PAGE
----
Mr. Kocharyan (Armenia) said that the Government was currently giving consideration to making the optional declaration under article 14 of the Convention, on the competence of the Committee to receive individual communications. In the meantime, individual complaints could be lodged with other international mechanisms, such as the European Court of Human Rights.

The issue of the Bosha minority required further investigation and sensitivity, not least because tensions could be generated if the Government began to demonstrate an overt interest in the origins and genealogy of its citizens. It was important that the overall emphasis be placed on ensuring equality for all and eliminating all forms of discrimination, including at the grass-roots level. The Armenian diaspora was sizeable and its experience of the cultural mix in other countries could play an important role in combating discrimination and xenophobia within Armenia itself.

Ms. McDougall said that she would be interested to learn more about the rights of the representatives elected to the four seats in the National Assembly that were reserved for national minorities. In particular, she wished to know whether those representatives were able to participate in, and vote on, all issues before the National Assembly or only those that related to the rights of minorities.

Mr. Hovakimian (Armenia) said that the only distinction between the four national minority representatives and the remaining 101 deputies was the manner in which those seats had been filled, namely through party lists. In all other respects, they had the same rights, responsibilities and obligations as all other National Assembly deputies, including the right to participate in all discussions, committees and votes. In all likelihood, however, those deputies would be raising issues that related directly to national minorities. It was hoped that by the time of the next parliamentary elections the political parties would be even more keenly involved in ensuring that they had national minorities on their party lists, especially as that was a way for parties to win extra seats in the National Assembly. It was also possible for representatives of national minorities to run in open elections for one of the non-reserved seats. Regarding women candidates, the Government aimed to increase the gender quota from 25 per cent to 30 per cent in the next elections and, ultimately, to achieve gender parity under the 2030 Agenda for Sustainable Development.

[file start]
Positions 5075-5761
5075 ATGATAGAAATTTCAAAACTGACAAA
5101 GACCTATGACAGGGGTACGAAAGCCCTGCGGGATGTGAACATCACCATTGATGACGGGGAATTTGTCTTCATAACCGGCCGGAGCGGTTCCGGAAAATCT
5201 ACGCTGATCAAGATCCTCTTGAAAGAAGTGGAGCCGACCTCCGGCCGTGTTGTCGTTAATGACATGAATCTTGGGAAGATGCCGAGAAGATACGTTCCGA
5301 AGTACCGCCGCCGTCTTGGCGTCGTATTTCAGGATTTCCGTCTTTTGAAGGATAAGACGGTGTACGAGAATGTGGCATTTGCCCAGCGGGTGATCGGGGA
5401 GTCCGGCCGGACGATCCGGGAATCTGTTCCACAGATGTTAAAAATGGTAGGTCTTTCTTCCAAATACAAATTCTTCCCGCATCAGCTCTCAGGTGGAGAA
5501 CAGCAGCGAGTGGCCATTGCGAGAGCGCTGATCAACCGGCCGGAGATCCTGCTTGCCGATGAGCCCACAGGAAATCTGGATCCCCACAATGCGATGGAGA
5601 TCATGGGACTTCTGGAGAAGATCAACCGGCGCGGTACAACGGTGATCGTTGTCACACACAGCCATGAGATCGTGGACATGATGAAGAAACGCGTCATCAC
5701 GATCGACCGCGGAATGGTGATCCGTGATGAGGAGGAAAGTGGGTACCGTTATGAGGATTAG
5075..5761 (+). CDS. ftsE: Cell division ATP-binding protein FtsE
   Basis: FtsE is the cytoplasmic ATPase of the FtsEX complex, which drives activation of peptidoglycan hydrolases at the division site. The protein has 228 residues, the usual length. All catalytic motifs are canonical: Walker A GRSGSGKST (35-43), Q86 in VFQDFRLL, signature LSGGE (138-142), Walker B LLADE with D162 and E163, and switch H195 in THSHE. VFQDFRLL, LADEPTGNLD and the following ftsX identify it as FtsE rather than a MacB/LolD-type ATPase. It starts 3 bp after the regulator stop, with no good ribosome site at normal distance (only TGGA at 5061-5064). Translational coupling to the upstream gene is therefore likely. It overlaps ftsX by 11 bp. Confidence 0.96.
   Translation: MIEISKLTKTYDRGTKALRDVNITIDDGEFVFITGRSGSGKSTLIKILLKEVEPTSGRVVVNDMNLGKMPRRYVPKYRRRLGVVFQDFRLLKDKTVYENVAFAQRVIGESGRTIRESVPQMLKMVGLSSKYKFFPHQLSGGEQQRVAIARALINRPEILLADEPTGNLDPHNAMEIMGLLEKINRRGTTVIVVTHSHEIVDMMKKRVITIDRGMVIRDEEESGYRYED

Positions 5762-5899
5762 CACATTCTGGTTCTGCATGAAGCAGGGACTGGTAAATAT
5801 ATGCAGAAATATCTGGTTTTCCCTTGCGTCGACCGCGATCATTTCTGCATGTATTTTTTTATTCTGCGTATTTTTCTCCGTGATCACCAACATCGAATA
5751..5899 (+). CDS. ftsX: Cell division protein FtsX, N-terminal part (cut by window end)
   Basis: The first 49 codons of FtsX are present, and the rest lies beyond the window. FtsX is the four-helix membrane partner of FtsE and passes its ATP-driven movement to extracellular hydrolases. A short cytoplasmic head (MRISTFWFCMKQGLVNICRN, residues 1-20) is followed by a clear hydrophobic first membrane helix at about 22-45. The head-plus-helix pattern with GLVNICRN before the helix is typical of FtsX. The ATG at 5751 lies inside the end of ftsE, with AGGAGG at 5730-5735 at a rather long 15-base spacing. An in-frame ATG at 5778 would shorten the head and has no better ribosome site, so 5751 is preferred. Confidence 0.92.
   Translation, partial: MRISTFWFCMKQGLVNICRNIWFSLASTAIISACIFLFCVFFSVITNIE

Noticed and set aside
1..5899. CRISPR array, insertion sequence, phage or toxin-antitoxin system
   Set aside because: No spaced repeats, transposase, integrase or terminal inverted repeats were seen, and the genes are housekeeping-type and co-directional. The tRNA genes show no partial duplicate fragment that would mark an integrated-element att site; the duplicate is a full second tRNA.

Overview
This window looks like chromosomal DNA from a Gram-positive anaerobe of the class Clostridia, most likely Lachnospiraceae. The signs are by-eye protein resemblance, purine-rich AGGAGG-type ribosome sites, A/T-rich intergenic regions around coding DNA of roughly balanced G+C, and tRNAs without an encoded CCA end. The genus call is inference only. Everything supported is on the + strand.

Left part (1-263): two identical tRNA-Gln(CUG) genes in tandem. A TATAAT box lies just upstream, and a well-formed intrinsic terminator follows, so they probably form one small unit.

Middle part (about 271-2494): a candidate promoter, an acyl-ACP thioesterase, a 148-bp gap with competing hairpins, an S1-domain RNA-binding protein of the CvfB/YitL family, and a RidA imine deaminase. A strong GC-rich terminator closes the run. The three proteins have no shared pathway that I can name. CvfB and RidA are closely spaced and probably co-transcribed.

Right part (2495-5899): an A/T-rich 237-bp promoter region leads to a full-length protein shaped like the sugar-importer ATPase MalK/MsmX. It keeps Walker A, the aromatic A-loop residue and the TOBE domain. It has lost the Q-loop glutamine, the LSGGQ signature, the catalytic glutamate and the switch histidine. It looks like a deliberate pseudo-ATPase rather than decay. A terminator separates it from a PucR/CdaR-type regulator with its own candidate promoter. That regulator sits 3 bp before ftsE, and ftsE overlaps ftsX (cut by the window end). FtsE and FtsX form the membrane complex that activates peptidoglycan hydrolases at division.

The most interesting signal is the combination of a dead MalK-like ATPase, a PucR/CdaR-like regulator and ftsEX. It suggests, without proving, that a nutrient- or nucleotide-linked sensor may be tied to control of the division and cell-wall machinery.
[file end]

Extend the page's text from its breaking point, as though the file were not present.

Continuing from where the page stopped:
Mr. Yeung Sik Yuen said that he wondered whether, as a next step, the Government might consider creating government ministries to represent each of the country’s minority groups, an approach that had been used to good effect in other States parties.

Mr. Hovakimian (Armenia) said that the suggestion would certainly be relayed to the Government for future consideration. It was worth pointing out that members of national minorities had served as ministers in the past. Moreover, the Government had taken lessons from the experience of Armenians abroad, some of whom had gained positions as ministers in other countries but had not been made full members of parliament. It was for that reason that the Government had taken steps to ensure that the four minority representatives did enjoy the same rights as all other representatives in the National Assembly.

Mr. Amir (Country Rapporteur) said that he wished to express his satisfaction with the comprehensive replies given by the delegation to the questions raised by members of the Committee. Various concrete measures had been taken, including the amendment to the law on refugees, which had now been enacted. The changes to the electoral system, such as the introduction of National Assembly seats for minority groups and the fact that the proportion of women representatives was to be increased from 25 per cent to 30 per cent, were also encouraging. Although Armenia had been a republic for only 25 years, the strength of the country’s desire to make progress was palpable, and that would be reflected in the Committee’s forthcoming concluding observations.

Mr. Hovakimian (Armenia) said that he wished to thank the members of the Committee for the open and constructive manner in which the dialogue had been conducted. Armenia was a nation with a deep cultural history, but it was only in its infancy as a democracy. His country welcomed the opportunity to demonstrate its commitment to eliminating all forms of racial discrimination. Admittedly, problems remained but resolving them was critical for the country’s development and for the future of all people living in Armenia.

The meeting rose at 12.50 p.m.